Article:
One of the most discomfiting poems I've ever read is Philip Larkin's "The Old Fools," which is about what will happen to all of us who are unlucky enough to live to be very old.
What do they think has happened, the old fools,
To make them like this? Do they somehow suppose
It's more grown-up when your mouth hangs open and drools,
And you keep on pissing yourself, and can't remember
Who called this morning? Or that, if they only chose,
They could alter things back to when they danced all night,
Or went to their wedding, or sloped arms some September?
Or do they fancy there's really been no change,
And they've always behaved as if they were crippled or tight,
Or sat through days of thin continuous dreaming
Watching light move? If they don't (and they can't), it's strange:
Why aren't they screaming?
Another of Larkin's poems, "Long Last," tells of the plight of an old woman in the same blunt, terrifying terms:
Suddenly, not long before
Her eighty-first birthday,
The younger sister died.
Next morning, the elder lay
Asking the open door
Why it was light outside,
Since nobody had put on
The kettle, or raked the ashes,
Or come to help her find
The dark way through her dress.
This went on till nearly one.
Later, she hid behind
The gas stove. ‘Amy’s gone,
Isn’t she,’ they remember her saying,
And ‘No’ when the married niece
Told her the van was coming.
Her neck was leaf-brown.
She left cake on the mantelpiece.
This long last childhood
Nothing provides for.
What can it do each day
But hunt that imminent door
Through which all that understood
Has hidden away?
The poem reminded me of The Whisperers, a 1967 film I first saw decades ago, and that I've recently had a chance to see again.
Now that a Republican-majority government in the U.S. has turned its attention to what are known as "entitlements," with an eye to undermine them as much as their constituents will tolerate, I think it's a good time to reconsider a film about one of the people for whom such entitlements were created - an old woman abandoned by what's left of her family who is slowly losing her grip on reality and sinking into what was then (in 1967) called senility, but which is now known as dementia.
The Whisperers is graced by the presence of Edith Evans, one of the greatest British actresses of the 20th century. Based on the novel Mrs. Ross by Robert Nicolson, the film depicts the difficulties faced by a very proud old woman, Margaret Ross, living in a rented flat in a labyrinth of row houses in a northern industrial city. She tells the police, who unfortunately know all about her, that she's being spied upon inside her flat (the "whisperers"). Whenever she enters her front door or otherwise notices the water dripping incessantly from the tap, she inquires of this unseen presence "Are you there?"
A grown son, Charlie, shows up at her flat just long enough to hide a parcel that contains stolen cash in a cabinet in the "guest room." She mentions his father, who hasn't been seen in twenty years. Charlie gives her a "couple of quid" and leaves, saying he'll be back in a week. After a confrontation with "the woman upstairs" (Nanette Newman - Bryan Forbes's wife), Margaret decides to tidy up the guest room, finds Charlie's parcel and discovers the cash. It's nothing but bundles of one pound notes, a few hundred pounds perhaps, but it's more than she's ever seen at one time in her life, despite her claims of owning property in Argentina and having "married beneath her." She thinks that the money must be from the settlement of her late father's estate, and sends a note (along with a one pound note) telling her National Assistance case worker, Mr. Conrad, that she won't be needing him any longer and that she's going to the Bahamas. Before embarking, however, she stops once more at the National Assistance Board and, while waiting in queue, boasts to another woman that her money has arrived, and opens her purse to show her. Telling her she'd like some refreshment with a real lady, the woman takes Margaret by bus to a pub, plies her with port and listens to her stories from her genteel childhood (depicted in blurry images of a little girl and a chandelier). When night falls, the woman takes her back to her own flat where, after more port, Margaret passes out. She removes the money, stashing a little for herself, until a man, presumably her husband, arrives with two teen-aged children. Plopping Margaret in a push-cart, the man takes her to within a short distance of her flat and dumps her beside the street, where she is found by her upstairs neighbor and taken to hospital.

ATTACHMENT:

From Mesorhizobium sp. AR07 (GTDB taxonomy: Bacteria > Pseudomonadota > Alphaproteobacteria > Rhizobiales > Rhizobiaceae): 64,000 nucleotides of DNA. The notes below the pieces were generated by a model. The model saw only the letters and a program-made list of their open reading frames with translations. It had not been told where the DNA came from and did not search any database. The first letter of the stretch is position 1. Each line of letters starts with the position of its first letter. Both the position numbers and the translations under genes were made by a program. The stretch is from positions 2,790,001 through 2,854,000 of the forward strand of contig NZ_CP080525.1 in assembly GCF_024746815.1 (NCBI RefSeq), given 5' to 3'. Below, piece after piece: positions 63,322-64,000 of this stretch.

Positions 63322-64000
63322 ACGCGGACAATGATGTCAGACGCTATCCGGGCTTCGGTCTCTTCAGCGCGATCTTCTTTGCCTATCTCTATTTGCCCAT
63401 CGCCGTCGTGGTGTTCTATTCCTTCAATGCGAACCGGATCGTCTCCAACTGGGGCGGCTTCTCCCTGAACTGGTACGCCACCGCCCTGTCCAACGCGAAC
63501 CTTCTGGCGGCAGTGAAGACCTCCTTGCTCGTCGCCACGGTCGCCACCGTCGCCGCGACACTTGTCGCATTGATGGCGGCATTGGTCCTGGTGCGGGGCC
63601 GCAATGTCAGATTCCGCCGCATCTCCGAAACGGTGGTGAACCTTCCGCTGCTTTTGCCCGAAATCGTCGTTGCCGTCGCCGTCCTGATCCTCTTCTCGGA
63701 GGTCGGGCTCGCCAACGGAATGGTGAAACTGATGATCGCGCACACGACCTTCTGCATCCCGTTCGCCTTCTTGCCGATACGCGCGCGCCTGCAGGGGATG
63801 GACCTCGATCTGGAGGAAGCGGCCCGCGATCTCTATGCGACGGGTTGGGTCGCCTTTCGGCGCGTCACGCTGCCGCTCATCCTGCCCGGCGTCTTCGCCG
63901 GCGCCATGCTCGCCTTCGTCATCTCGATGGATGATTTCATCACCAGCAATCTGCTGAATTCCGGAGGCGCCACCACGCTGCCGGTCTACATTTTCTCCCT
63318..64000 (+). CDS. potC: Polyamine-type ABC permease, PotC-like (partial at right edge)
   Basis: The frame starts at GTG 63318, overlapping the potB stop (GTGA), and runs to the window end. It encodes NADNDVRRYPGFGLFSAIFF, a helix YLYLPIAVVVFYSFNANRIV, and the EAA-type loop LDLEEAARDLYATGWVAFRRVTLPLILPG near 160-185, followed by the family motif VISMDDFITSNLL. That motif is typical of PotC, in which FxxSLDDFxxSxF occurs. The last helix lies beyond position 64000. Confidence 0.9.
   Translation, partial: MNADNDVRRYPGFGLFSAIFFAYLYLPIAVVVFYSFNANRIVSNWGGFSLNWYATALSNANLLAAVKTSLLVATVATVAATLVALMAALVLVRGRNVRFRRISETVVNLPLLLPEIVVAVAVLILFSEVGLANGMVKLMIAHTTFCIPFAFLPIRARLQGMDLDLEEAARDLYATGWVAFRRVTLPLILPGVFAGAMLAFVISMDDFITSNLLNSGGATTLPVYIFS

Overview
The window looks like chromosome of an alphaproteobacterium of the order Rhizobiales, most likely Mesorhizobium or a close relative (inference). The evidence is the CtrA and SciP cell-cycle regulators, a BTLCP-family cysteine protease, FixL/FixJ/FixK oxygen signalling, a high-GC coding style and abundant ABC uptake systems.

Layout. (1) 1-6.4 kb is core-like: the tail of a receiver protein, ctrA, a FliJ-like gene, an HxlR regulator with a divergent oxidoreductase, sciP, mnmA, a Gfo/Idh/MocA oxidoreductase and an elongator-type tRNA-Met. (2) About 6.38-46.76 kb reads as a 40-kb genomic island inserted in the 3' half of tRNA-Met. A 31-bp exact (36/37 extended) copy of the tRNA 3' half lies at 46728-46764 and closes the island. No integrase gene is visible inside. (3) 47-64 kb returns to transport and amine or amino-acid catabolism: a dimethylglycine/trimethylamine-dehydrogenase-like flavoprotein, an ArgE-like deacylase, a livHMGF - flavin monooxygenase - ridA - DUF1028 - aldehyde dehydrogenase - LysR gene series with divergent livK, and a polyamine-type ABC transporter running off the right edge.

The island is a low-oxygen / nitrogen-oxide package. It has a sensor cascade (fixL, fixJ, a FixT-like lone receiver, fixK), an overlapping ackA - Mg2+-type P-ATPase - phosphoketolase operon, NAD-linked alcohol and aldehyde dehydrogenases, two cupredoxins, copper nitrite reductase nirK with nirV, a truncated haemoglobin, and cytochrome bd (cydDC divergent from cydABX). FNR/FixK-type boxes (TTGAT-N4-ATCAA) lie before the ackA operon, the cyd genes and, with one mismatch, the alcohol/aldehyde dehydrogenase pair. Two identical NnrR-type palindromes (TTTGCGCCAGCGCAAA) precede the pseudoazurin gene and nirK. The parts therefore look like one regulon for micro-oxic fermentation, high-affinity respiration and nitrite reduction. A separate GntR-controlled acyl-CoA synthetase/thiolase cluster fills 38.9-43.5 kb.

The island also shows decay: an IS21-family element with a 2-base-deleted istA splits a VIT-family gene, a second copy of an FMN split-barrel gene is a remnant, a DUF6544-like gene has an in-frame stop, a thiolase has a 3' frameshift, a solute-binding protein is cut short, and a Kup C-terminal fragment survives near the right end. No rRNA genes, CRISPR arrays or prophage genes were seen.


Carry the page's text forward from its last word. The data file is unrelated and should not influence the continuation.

Charlie is arrested and confesses to stealing the money. Mr. Conrad asks the doctor, "Is she going to live?" "Oh, yes." the doctor replies. "Well - recover, shall we say?" Once she has recovered physically (from pneumonia), she is transferred to a mental hospital. There is a fantastic shot of Margaret and a therapist sitting in a large room in the hospital with a bright shaft of light shining into the room - compliments of Gerry Turpin, the film's DP. Her doctor explains to Mr. Conrad how he has to peel away all of Margaret's delusions until she's left with nothing but the truth about her life. "Yes, that must be a very rewarding moment," Mr. Conrad observes to the self-satisfied doctor, "when you tell the Mrs. Rosses that they're nobody - and nothing."
Her husband, Archie, is located. He is played by Eric Portman, who is the only other actor in the film besides Evans to present to us a nuanced, many-sided character. Though he's a "bum" and a "drunk," he's reminded of his legal responsibility for Margaret, assured of some clean clothes and transportation to her address. Living with her again, her silences irritate him, calling her a "bleeding zombie." She discovers her flat has been tidied up during her illness, and even the tap no longer drips. Archie picks up a prostitute on his first perambulation around the neighborhood, and returns to find Margaret still awake in bed. "Don't worry," he tells her bluntly, "you've got nothing I want."